How to Create an Employee Theft Policy that Works

How to Create an Employee Theft Policy that Works

Everyone has had it happen to them—an employee takes something that doesn’t belong to them and uses it, whether it’s toilet paper or a whole set of equipment. It’s important to prevent employee theft before it starts, and the best way to do that is by creating an employee theft policy and including it in your employee handbook.

The following guide will walk you through what needs to be included in this policy and how you can tailor it to your specific business needs.

The law behind employee theft

As a business owner, you are responsible for the safety and security of your employees. This includes protecting them from theft, both from within the company and from outside sources. According to the National Retail Federation, employee theft is one of the leading causes of loss for businesses.

In order to create an effective employee theft policy, you must first understand the law. You can’t take action against an employee without documentation that they have stolen something or have been involved in some other form of misconduct.

Your policies should include a statement about how the person who has experienced theft will be notified, what information will be given during this notification, how it will be investigated and what procedures will be followed.

You also need to determine whether you want these incidents reported to the police or not and any other applicable punishments as determined by state laws. Finally, you should establish methods for preventing future incidents such as using surveillance cameras or putting up signs reminding people not to steal things if they want their job kept secret.

3 types of policies

  1. The first type of policy is a blanket ban on all personal belongings in the workplace.
  2. The second type of policy is to allow employees to bring in their belongings, but to have strict guidelines in place regarding what can be brought in and where it can be stored.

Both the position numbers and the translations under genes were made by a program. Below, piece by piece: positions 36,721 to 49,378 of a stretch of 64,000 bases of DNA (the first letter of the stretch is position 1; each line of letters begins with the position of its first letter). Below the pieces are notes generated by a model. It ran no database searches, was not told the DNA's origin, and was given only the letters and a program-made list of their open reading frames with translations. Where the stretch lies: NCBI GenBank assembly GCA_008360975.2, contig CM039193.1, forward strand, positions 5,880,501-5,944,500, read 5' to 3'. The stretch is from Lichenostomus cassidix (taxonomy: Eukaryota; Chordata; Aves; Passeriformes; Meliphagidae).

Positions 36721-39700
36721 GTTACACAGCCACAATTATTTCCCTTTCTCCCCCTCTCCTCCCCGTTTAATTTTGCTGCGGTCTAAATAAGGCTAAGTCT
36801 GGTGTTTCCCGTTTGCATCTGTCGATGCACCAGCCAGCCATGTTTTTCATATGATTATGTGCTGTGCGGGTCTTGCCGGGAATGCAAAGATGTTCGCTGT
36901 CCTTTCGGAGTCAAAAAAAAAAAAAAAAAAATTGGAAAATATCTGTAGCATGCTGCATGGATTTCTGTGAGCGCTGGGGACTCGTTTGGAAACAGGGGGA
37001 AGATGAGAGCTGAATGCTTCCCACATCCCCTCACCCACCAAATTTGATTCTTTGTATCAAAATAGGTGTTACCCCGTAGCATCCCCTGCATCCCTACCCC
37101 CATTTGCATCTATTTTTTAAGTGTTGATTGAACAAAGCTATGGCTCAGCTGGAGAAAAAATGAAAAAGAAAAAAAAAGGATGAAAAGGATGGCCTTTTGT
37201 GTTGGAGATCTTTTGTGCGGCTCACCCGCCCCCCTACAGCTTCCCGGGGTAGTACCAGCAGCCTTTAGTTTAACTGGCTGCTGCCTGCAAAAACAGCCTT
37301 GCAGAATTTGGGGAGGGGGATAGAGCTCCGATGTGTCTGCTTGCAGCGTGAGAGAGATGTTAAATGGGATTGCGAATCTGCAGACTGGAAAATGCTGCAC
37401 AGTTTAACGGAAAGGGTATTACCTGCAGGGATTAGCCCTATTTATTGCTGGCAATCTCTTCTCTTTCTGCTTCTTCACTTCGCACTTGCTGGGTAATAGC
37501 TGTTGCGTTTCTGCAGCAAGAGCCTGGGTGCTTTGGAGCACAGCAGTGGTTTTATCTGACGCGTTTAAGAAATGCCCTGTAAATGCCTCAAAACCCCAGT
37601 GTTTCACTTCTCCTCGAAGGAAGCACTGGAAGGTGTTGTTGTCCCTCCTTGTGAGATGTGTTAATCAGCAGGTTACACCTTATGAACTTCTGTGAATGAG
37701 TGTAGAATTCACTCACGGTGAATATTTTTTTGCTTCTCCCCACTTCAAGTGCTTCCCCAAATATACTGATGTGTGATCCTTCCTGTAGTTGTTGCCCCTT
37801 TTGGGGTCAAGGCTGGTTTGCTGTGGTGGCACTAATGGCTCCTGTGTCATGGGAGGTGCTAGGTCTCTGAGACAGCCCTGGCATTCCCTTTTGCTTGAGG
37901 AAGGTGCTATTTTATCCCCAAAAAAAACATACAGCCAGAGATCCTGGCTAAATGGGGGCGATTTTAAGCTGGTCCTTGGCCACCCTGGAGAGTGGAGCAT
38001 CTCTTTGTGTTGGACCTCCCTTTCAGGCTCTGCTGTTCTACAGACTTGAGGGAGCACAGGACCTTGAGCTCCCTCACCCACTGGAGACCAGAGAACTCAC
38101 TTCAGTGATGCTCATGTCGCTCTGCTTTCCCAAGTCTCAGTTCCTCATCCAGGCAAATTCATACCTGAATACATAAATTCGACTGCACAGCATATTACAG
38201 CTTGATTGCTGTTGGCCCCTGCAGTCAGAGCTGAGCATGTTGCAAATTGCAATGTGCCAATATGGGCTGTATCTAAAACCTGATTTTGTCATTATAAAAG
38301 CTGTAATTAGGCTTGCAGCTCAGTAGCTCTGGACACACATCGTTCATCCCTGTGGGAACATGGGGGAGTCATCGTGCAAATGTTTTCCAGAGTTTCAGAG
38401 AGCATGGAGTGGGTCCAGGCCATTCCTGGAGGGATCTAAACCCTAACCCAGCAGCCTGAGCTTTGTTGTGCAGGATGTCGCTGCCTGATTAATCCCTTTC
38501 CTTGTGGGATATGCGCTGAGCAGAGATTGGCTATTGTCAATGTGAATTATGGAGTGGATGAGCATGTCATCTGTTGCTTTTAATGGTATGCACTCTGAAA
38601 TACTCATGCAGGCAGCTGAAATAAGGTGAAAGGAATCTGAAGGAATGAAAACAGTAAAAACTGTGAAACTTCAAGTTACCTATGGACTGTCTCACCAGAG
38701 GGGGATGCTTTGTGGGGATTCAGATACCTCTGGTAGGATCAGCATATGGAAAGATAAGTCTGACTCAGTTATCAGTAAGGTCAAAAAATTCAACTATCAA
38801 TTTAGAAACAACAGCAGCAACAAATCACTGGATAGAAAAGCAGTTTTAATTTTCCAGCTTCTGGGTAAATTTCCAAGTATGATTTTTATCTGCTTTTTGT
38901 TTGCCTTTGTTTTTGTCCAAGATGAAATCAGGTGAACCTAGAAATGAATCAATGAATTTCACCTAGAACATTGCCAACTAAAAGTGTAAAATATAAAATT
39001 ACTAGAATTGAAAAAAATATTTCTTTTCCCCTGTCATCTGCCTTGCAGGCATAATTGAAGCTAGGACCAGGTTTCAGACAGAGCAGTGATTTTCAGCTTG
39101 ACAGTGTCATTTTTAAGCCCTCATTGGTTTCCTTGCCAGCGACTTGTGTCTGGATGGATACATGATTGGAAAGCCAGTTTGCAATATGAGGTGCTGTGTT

3. The third type of policy is to allow employees to bring in their belongings, but to have them stored in a central location, such as a locker room.

Example 1 Low-to-Medium Risk Company

In a low-to-medium risk company, it is important to have a clear and concise employee theft policy in place. This policy should include the consequences for stealing, as well as the steps that will be taken to investigate any incidents.

Additionally, this policy should be reviewed and updated on a regular basis. An example of what may need to be included -How often do you want your employees evaluated -What are your consequences for embezzlement -What are your consequences for abuse of computer privileges -Do you allow your employees to work from home If so, how much supervision will they receive What are their obligations when working from home

  • Do you provide paid time off for sick days or personal days Who determines whether an absence is due to illness or not (the employer or the employee)
  • Will there be other forms of communication during working hours (e.g., email) that is permissible Do these forms count as taking time away from work or does it take no time away from work (if so, why) What about texting with coworkers during work hours; does this count as taking time away from work or does it take no time away from work (if so, why)

Example 2 High Risk Company

If your company deals with high-value items or large amounts of cash, you’ll need to take extra steps to prevent employee theft. Here’s what you can do

  1. Establish clear rules and consequences for stealing.
  2. Conduct regular audits of your inventory and cash reserves.
  3. Install security cameras and require employees to wear ID badges.
  4. Perform background checks on all new hires.
  5. Keep track of employee complaints and write up any suspicious behavior.
  6. Hold regular meetings to discuss your theft prevention efforts.
  7. Encourage employees to report any suspicious activity.

5 Tips to Reduce Employee Theft

  1. Require employees to sign a code of conduct or ethics agreement that includes a commitment to not engage in theft.
  2. Implement security measures such as cameras, badge access, and alarms.
  3. Conduct regular audits of inventory and supplies.
  4. Educate employees about the consequences of theft and have a zero-tolerance policy for anyone caught stealing.
  5. Reward employees for reporting suspicious behavior or incidents of theft.

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